Information Possibly Outdated
The information presented on this page was originally released on October 1, 1998. It may not be outdated, but please search our site for more current information. If you plan to quote or reference this information in a publication, please check with the Extension specialist or author before proceeding.
Naked Ladies, Hurricane Lilies Make Garden News
By Norman Winter
Central Mississippi Research & Extension Center
Since Washington scandals and hurricanes have been dominating the newspapers, I feel compelled to write about Naked Ladies and Hurricane Lilies.
Naked Ladies, Hurricane Lily, Schoolhouse Lily and Spider Lily are all common names for a wonderful group of plants called Lycoris. Guess where the Lycoris name came from? Lycoris is from the name of the beautiful Roman actress who was the mistress of Marc Anthony. The Lycoris group or genus is in the amaryllis family and are usually hardy throughout the state, tolerating temperatures to around 5 degrees.
The red Spider Lilies known as Lycoris radiata have been blooming everywhere in what has been a banner year. You can guess why it has other common names. Naked Lady applies because it has no foliage when in bloom, and Schoolhouse Lily because it was in bloom when kids use to start to school. With all of the tropical storm activity, the term Hurricane Lily may be the most apropos.
Most gardeners call them Spider Lilies due to the spidery petals of the bloom. The white-flowered, spring-blooming hymenocallis also holds the Spider Lily connotation.
Naked Lady also refers to the larger pink flowered Lycoris squamigera that blooms in August before the red Spider Lily. Another common name is the Resurrection Lily. The strange thing about these wonderful plants is that the foliage pops out after the bloom and is around through the winter playing out in the spring.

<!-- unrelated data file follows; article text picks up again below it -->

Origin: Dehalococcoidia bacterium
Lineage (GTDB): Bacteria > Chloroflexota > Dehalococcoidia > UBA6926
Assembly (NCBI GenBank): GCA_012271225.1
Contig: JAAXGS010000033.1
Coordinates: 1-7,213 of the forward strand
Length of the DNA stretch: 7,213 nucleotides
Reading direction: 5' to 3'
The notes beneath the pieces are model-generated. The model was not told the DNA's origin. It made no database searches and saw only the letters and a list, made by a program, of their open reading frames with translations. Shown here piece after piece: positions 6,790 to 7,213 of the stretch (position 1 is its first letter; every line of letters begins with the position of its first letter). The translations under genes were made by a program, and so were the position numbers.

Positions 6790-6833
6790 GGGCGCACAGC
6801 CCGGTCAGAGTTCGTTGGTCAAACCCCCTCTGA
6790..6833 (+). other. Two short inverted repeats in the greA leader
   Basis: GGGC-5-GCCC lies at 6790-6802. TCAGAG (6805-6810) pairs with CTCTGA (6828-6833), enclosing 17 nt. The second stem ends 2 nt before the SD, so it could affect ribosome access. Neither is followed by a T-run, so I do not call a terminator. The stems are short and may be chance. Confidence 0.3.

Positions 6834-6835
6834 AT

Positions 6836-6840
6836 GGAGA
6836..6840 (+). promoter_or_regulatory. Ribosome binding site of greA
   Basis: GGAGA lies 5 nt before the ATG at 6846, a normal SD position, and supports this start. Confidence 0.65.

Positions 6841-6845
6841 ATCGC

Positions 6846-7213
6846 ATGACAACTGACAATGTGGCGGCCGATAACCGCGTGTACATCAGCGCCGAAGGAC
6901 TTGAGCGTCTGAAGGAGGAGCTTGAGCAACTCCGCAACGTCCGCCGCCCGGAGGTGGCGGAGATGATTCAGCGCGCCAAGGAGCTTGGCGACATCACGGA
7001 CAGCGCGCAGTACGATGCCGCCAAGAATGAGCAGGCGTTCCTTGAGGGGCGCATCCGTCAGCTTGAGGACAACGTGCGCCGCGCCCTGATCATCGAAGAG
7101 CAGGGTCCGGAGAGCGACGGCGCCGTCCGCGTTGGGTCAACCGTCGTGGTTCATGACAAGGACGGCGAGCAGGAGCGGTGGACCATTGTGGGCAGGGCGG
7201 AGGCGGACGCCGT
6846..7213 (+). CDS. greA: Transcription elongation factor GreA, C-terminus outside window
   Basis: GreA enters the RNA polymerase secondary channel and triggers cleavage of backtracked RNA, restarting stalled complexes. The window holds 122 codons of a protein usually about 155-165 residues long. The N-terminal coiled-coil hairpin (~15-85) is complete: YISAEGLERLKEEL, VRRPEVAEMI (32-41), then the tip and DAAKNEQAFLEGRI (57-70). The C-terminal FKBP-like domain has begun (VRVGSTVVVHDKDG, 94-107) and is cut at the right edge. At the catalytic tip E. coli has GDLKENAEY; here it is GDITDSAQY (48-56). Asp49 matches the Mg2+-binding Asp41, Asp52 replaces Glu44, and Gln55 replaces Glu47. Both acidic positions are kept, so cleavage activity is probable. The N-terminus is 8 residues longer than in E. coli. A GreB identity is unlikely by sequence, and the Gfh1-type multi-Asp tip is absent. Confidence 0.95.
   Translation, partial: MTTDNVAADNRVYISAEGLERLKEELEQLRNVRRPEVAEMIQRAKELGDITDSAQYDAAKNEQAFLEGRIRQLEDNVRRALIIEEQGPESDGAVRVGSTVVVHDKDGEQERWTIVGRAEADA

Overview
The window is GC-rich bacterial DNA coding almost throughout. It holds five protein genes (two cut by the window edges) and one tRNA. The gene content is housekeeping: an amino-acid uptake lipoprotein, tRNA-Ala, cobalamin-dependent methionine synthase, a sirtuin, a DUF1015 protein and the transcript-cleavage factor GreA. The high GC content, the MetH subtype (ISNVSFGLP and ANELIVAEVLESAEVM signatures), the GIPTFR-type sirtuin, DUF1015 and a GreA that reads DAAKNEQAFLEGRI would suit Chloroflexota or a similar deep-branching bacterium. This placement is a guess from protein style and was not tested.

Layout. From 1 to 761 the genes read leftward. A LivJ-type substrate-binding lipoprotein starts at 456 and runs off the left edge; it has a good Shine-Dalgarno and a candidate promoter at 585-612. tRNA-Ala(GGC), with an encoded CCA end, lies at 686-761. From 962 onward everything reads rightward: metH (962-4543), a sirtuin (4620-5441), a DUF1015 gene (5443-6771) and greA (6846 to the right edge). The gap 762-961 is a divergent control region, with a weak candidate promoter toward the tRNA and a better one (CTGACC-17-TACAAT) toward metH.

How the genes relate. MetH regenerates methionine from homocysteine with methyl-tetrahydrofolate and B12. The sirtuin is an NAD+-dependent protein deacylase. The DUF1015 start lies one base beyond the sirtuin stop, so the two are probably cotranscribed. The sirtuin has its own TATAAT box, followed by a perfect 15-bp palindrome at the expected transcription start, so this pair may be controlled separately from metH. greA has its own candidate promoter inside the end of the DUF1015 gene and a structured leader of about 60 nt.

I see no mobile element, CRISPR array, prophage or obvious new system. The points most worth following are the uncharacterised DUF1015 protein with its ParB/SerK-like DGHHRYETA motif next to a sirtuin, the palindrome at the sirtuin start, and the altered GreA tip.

Lycoris aurea is a gorgeous species called the St. Augustine Lily. It has bold, yellow flowers that bloom about the same time as the red ones but with larger blooms. It should be much more popular with gardeners.
Remember to divide perennials, including Spider Lilies, opposite their season of bloom. Divide mature clumps about every five years or when they get too crowded. Divide by digging in the late spring as the foliage is dying down. Separate the bulbs and then replant.
Another good rule of thumb is to buy the bulbs in the season opposite their bloom. You can go to those wild stands that are blooming now, and either mark the growing spot for dividing later, or cut the blooms and move to your desired location. The bulb will survive, although it may skip one year of bloom.
Plant the bulbs about three to four inches deep. It is obvious that Southern gardeners like to let them naturalize under deciduous trees and in meadows. They also look very beautiful when mass planted in a group in beds. I have even seen some great looking beds where they were planted in a straight line like toy soldiers, a style I usually hate. Another way to use them very effectively is to include them in your ground covers like ivy or vinca.